Brotzeit is an old rural Bavarian tradition, though it fits well with the modern, urban farm-to-table movement. Traditionally eaten as a savory snack between breakfast and lunch, it is now enjoyed at different times of the day, often as a weekend "brunch" or with a beer in the evening. For example, at Oktoberfest, it would be typical to start the evening with a Brotzeitteller and pretzels for the table, and only later, after a couple of beers, move on to the roast chicken or other more substantial food.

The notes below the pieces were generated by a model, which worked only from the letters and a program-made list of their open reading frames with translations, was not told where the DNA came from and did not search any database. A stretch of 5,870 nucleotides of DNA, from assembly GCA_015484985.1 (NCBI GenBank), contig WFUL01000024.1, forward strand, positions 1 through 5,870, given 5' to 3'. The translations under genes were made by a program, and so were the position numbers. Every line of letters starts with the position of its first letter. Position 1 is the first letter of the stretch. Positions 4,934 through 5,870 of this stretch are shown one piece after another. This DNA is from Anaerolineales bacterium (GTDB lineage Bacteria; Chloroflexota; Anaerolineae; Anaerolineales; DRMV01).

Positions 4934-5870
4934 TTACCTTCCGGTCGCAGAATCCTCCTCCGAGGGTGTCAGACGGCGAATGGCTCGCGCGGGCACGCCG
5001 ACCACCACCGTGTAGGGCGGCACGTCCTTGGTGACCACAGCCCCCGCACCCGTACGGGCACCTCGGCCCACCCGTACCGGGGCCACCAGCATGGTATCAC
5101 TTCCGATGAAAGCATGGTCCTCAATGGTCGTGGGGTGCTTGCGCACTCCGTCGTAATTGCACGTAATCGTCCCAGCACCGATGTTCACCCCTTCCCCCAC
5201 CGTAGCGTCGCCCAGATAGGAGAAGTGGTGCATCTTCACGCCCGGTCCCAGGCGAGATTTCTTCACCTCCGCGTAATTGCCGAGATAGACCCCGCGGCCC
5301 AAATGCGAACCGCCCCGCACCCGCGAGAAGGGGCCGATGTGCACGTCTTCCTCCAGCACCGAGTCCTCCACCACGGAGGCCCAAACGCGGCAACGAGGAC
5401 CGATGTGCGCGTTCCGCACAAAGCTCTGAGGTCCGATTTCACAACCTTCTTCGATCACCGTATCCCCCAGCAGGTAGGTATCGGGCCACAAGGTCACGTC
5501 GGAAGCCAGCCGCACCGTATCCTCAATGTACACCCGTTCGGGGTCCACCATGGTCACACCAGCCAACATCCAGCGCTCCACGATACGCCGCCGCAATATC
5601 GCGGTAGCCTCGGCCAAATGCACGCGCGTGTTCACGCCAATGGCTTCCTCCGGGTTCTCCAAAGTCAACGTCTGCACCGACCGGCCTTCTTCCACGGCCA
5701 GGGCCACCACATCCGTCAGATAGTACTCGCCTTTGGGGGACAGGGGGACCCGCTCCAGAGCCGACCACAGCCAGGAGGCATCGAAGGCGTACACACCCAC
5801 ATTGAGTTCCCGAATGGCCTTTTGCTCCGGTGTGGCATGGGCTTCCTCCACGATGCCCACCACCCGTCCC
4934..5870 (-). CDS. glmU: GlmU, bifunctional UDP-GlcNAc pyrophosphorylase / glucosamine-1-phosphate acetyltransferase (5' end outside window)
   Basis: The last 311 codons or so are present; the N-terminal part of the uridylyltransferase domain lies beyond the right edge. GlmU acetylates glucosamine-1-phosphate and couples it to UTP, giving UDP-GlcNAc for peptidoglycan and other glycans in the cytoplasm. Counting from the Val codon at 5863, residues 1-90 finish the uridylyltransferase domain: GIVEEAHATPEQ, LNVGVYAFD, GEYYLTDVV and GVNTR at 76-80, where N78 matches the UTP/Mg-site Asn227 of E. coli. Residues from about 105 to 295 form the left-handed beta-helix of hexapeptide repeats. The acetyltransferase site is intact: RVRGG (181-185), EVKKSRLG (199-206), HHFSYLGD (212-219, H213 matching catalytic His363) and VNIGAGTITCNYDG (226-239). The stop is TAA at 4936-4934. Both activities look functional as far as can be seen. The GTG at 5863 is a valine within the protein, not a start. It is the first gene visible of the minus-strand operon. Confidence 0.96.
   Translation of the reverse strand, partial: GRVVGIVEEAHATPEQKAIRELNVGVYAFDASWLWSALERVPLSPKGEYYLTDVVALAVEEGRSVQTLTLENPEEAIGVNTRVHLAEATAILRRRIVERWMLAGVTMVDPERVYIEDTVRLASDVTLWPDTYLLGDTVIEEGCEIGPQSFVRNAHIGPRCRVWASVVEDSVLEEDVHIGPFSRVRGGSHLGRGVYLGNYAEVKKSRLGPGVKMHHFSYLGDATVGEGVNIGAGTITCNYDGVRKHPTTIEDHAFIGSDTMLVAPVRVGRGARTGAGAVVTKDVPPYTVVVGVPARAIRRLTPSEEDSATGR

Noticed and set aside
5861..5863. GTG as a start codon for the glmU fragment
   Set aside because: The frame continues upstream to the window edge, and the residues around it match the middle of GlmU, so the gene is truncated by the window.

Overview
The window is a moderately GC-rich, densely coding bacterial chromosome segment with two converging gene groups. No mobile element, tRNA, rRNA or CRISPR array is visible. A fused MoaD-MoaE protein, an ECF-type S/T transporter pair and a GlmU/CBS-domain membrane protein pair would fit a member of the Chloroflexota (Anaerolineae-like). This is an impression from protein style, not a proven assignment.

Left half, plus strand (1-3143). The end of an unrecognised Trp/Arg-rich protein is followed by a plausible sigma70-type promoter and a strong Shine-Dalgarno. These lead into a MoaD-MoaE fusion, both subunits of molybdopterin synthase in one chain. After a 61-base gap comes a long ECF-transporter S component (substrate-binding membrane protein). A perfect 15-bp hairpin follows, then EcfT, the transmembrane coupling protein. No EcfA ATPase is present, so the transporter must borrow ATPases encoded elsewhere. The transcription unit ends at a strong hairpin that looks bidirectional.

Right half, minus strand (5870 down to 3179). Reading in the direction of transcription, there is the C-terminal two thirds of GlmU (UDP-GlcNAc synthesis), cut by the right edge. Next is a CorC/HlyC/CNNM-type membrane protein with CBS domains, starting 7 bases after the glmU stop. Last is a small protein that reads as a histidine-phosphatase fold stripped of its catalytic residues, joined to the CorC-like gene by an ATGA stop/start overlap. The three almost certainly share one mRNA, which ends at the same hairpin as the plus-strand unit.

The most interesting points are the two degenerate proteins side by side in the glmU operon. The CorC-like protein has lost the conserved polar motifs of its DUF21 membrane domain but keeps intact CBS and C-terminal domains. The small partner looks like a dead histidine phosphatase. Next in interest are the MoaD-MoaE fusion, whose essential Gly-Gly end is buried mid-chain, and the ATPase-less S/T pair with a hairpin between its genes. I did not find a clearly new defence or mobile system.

I'm a big fan of Brotzeit. First, it just appeals to my aesthetic. The platters are usually gorgeous slabs of heavy wood, piled high with cured meats, local cheeses, and homemade pickles, and accompanied by a basket of hearty, dark bread. It's just so simple and so perfect. And Brotzeitteller often include some of Bavaria's signature dishes, like Obatzda, a paprika cheese spread that is positively addictive, or "beer radishes" - large, white radishes that are similar to daikon, mild in flavor, and peeled into long, curling strips. Last, as with most things in Germany, it all comes back to beer. Brotzeitteller are designed to be the ideal taste pairing with beer, and it is always the appropriate choice if you are not sure what to order.